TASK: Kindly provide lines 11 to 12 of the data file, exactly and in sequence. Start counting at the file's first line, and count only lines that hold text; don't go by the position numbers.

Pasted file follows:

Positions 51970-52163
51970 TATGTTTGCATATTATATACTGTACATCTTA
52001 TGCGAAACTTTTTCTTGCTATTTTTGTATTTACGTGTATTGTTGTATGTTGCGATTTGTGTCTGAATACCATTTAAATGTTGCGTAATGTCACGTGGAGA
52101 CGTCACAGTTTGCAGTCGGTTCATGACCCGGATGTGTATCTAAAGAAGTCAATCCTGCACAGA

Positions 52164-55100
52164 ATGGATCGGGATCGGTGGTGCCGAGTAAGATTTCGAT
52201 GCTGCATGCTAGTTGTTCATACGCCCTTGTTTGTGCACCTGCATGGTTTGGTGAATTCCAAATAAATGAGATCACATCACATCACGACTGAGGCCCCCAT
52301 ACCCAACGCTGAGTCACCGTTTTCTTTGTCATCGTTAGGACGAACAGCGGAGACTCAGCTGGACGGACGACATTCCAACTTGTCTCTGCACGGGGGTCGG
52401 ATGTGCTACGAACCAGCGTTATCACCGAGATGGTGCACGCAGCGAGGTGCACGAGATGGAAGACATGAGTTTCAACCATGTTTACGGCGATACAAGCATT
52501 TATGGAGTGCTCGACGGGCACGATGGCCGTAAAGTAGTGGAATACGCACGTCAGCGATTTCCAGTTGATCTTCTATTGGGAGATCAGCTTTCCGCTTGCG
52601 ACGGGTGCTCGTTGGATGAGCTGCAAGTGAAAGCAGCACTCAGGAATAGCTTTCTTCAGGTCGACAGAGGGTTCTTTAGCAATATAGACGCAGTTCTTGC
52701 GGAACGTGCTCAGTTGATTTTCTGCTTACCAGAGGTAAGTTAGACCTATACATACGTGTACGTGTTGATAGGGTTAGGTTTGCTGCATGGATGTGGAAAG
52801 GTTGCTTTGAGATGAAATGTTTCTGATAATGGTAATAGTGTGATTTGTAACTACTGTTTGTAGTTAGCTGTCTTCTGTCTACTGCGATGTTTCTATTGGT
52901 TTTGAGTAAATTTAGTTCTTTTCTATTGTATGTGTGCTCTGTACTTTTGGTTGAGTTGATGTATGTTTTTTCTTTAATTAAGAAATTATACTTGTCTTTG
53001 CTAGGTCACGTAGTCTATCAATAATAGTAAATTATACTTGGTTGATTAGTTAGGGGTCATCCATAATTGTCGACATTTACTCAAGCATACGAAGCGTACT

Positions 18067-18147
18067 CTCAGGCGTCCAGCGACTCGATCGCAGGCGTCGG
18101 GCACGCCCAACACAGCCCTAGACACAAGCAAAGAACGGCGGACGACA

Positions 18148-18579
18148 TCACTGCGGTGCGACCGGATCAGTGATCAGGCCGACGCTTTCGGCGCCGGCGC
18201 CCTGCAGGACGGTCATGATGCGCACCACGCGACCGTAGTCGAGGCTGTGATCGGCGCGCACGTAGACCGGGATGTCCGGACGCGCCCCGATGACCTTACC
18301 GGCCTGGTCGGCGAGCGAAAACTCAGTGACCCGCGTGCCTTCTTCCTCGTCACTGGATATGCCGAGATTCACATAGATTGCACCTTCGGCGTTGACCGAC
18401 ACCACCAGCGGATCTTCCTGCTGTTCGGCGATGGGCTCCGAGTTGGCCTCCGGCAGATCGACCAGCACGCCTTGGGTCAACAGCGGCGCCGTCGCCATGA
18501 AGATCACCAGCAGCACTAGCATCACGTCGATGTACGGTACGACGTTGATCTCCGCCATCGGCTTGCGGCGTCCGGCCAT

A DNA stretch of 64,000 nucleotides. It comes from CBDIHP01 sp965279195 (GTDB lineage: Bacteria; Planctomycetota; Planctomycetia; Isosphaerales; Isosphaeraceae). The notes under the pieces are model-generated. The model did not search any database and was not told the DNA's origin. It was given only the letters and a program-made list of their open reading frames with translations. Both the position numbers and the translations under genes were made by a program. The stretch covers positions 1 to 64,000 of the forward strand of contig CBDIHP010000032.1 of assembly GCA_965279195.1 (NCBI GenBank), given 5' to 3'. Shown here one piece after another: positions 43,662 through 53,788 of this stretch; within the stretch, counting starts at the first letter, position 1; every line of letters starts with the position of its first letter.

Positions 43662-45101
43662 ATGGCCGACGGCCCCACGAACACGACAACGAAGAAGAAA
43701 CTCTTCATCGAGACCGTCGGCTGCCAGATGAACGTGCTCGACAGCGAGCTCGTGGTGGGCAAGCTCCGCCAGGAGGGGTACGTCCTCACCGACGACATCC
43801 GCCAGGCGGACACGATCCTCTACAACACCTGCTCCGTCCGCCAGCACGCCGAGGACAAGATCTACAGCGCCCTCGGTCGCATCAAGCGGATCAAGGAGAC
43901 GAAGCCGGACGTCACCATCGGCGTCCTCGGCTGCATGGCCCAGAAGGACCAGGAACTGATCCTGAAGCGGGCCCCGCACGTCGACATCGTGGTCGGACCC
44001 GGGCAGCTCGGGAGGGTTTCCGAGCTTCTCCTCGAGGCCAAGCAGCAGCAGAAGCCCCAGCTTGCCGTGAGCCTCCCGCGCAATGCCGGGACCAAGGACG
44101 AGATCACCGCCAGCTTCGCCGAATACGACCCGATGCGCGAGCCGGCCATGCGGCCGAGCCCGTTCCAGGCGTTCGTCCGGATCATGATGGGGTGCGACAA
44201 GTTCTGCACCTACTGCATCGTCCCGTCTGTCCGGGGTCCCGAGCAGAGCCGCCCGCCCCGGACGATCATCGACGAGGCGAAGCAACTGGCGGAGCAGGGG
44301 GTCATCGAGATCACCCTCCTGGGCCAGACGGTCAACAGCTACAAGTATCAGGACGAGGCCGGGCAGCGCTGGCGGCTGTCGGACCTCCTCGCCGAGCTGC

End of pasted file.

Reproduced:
52601 ACGGGTGCTCGTTGGATGAGCTGCAAGTGAAAGCAGCACTCAGGAATAGCTTTCTTCAGGTCGACAGAGGGTTCTTTAGCAATATAGACGCAGTTCTTGC
52701 GGAACGTGCTCAGTTGATTTTCTGCTTACCAGAGGTAAGTTAGACCTATACATACGTGTACGTGTTGATAGGGTTAGGTTTGCTGCATGGATGTGGAAAG